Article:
Child’s surname – How to Change it and Things to Consider

If there is a child arrangements order (CAO) in force, it will require the written consent of all parties with parental responsibility, or a court order, to enable the change of a child’s surname. Increasingly, the courts have taken the view that in circumstances where no CAO is in place or the father does not hold parental responsibility, his permission should be sought in any event. If this is not given, then an application should be made to the court for a specific issue order.

When considering any request for a change to a child’s surname, the court will consider the welfare principle. Generally, the court is reluctant to change the child’s surname unless it is in the interests of the child to do so. The court will consider factors such as embarrassment to the child and the parent of having different surnames, the child’s wishes and to some extent, the child’s original surname if it is important to retain links and connections to that parent, wider family or an ethnic cultural link.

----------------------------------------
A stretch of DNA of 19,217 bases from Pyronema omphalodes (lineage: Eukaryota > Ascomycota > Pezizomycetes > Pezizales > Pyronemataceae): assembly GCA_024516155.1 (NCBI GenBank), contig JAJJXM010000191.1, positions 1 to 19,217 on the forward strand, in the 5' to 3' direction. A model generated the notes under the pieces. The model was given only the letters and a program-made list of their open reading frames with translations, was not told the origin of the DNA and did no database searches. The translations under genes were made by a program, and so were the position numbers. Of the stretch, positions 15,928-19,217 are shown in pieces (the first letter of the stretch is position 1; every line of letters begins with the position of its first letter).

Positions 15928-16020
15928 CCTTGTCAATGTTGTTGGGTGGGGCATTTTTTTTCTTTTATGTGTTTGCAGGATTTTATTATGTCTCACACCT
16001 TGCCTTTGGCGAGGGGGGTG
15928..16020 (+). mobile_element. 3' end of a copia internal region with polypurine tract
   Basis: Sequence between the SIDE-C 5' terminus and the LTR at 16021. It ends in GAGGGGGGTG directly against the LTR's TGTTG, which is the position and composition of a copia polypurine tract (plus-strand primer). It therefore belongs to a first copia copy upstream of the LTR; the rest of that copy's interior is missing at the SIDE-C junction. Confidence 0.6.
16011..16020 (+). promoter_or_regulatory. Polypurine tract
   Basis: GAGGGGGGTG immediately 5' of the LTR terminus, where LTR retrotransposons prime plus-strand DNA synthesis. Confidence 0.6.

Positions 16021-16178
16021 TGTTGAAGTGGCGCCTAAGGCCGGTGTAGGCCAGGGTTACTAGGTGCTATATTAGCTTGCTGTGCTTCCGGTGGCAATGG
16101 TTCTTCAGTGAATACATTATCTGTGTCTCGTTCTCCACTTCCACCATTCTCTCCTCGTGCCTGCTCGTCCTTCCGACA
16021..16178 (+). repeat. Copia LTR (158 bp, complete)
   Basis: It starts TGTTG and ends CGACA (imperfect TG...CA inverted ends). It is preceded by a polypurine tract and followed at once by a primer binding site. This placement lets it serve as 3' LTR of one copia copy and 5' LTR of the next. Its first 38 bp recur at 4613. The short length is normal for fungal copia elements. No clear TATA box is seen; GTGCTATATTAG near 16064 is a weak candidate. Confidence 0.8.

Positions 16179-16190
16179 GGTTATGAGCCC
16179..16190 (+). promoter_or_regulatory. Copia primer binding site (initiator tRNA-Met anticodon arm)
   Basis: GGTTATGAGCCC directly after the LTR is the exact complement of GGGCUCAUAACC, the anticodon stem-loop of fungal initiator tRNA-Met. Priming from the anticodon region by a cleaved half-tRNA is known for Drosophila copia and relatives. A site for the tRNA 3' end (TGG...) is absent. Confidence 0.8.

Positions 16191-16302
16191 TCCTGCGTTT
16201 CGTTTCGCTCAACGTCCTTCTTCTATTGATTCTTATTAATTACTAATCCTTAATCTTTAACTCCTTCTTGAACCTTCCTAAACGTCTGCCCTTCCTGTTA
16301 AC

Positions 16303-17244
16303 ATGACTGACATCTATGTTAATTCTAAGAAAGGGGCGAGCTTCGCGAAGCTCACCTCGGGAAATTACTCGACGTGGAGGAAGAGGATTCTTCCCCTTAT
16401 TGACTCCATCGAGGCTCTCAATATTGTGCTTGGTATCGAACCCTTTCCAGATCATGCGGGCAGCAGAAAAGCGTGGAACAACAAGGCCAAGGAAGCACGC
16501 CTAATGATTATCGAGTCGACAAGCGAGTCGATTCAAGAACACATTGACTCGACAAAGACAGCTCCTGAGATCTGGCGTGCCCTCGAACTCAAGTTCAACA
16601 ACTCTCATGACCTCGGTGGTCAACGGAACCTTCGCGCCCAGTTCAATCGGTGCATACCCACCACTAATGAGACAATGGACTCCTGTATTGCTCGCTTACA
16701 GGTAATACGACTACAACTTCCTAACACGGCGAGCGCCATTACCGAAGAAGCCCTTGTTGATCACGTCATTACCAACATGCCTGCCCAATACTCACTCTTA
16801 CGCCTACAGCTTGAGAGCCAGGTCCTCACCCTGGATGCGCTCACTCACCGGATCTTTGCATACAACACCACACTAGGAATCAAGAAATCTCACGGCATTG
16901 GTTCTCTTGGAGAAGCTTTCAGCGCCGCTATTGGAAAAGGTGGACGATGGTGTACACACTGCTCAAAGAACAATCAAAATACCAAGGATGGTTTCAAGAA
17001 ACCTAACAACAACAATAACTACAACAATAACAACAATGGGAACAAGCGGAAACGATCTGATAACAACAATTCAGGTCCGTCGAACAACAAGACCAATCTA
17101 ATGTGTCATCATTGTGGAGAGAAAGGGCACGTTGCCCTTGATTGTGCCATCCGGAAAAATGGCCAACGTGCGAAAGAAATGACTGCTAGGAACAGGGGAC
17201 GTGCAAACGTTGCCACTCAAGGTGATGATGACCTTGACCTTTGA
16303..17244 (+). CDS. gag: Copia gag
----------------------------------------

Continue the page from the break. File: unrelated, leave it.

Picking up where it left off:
In W v A [1981], the court consider the request by a mother to change the surname of her two children, aged 12 and 14. both children described their wish to change their surname to the court, in anticipation of emigrating to Australia with their mother and her new husband. After being interviewed by the judge, it was decided that the children should retain their original surname. The court said that the idea of changing a name was so significant, it had to be shown to be in the children’s best interests in order to justify taking such serious steps. In this case, the court felt that the threshold had not been met and the original surnames remained in place.

This principle was later followed in the leading case of Dawson v Wearmouth [1999], where the House of Lords held by a majority that the presumption should be that there should be no change of surname, unless it was demonstrated that particular circumstances justified the change.

Serving Bedford, Northampton and Milton Keynes, our lawyers can help you with your family law and divorce matters. If you want to discuss your child’s change of surname with one of our specialist solicitors, contact us on 01234 889777 to take advantage of our free initial consultation service.


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  1. Pingback: Mumsnet - changing a name through regret or necessity - Hunter & Uro

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